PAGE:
Agile Work

agile work v,

to bring together people, processes, connectivity and technology in order to find the most appropriate and effective way of carrying out a particular task; used here to denote the adaptability of public health professionals in working in partnership and applying their expertise in different areas or fields

How do you start working in 

Public Health?

Where do I start?

Many people who approach me about working in public health are doing a Bachelor's degree in science, nursing, social science or health sciences or have been working as a clinician and are interested in focusing on people rather than individuals and improving population health.  The best way to see if this is the job for you is to contact someone who is working in public health and ask to speak with them or ask them if you can shadow their work for a day.   In the UK, you can do this by contacting your local public health team in your local authority or council.   You can do this by searching on the internet for your local authority and their director of public health, or looking for someone on LinkedIn.   Teams in local authority do the upstream work (i.e. health improvement, reducing health inequalities and some  health protection and healthcare).  This is a very good place to start to see some of the breadth and type of work that public health specialist teams do. 

After shadowing, you may want to do some work experience with the public health team for a week or a day or two a week over a period of time.  This is something you would approach the team about and it is subject to what the organisation can accommodate.    

Alternatively,  you could contact your local Health Education England Public Health Department for more information on working in public health.  

Do I need a Masters in Public Health? 

I get asked this question quite a lot. A Masters in Public Health (MPH or MSc in Public Health) is beneficial, desirable even but not essential. There are many managers working in public health that don't have a MPH but to further your career in public health, it is good to pursue a masters degree but it doesn't have to be public health, it can be in a related area that will benefit your career progression. It really depends upon your entry level. Some people will enter public health management and then as part of their personal development plan (PDP) or continuing professional development (CPD), they will apply to do a MPH, which may get funded by the organisation you work in. True that many applications will have MPH down under qualifications, but getting shortlisted is more than qualifications, it is demonstration of skills, application of knowledge and above all, a passion to do the job in question.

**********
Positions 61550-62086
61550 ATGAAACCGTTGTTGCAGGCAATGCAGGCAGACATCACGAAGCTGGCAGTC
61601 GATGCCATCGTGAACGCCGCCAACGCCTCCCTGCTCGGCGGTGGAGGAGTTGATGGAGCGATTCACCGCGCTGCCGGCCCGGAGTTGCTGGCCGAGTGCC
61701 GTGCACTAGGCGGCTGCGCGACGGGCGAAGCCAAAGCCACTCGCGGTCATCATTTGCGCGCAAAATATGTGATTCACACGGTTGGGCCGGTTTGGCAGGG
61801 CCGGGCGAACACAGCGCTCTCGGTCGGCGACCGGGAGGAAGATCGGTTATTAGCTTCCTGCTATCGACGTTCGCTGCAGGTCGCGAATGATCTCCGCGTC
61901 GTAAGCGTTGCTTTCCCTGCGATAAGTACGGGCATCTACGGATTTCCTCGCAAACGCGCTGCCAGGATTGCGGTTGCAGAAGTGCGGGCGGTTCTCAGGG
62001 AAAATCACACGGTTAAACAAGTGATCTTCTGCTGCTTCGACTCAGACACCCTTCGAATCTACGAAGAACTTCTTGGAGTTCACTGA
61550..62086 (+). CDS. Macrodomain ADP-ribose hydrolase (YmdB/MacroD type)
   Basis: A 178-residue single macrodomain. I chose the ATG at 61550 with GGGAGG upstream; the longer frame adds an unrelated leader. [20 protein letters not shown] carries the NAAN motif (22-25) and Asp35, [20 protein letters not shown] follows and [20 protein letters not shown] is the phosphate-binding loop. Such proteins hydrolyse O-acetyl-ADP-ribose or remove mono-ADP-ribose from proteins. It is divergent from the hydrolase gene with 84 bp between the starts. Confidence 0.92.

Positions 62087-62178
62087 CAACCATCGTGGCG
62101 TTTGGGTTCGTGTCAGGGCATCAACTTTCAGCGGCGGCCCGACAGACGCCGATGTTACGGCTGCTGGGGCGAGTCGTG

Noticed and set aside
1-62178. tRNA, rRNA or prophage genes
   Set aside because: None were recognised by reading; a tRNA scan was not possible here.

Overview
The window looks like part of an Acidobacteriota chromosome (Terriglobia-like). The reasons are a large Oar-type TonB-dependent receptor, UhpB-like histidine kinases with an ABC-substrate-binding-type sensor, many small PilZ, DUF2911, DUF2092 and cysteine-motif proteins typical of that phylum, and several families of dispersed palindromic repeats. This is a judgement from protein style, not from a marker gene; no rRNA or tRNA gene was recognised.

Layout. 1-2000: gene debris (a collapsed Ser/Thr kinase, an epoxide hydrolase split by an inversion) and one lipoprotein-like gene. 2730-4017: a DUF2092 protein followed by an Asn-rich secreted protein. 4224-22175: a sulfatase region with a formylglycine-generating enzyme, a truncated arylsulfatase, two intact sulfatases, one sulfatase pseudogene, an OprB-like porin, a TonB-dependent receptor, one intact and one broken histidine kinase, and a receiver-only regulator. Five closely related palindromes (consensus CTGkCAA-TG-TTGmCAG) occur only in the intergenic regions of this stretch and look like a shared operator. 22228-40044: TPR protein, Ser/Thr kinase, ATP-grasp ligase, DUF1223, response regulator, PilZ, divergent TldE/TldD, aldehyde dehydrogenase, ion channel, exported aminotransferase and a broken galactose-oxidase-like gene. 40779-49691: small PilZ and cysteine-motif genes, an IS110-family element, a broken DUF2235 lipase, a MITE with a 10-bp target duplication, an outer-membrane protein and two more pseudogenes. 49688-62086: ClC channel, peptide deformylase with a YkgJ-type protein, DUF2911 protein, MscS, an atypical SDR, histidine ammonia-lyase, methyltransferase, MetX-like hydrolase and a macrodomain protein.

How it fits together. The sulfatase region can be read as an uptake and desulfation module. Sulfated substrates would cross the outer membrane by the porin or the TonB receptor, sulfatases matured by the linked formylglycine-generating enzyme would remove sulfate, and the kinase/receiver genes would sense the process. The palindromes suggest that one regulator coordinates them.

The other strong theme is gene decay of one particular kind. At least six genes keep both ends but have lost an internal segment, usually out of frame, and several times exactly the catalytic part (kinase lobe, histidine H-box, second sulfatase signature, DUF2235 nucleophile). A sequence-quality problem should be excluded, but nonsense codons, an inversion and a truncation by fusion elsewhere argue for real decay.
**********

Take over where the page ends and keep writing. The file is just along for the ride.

I have a degree in public health, should I apply for the specialty training programme?

You will need to gain some experience first working in public health as a manager, analyst, officer or other public health post.   The specialty training programme is training senior managers and leaders who specialize in public health, so you will need to be able to demonstrate that capability.  

Are there any useful websites I could look at?

Public Health Blogs - Public Health Jobs is a really good collection of blogs by people working in public health in the UK.  

Where are the public health jobs advertised?

Posts in public health management in the UK tend to be advertised on NHSJobs and on relevant local authority sites (for local public health teams).

Publichealthjobs  have posts advertised in a wide range of fields. See Twitter or on their website.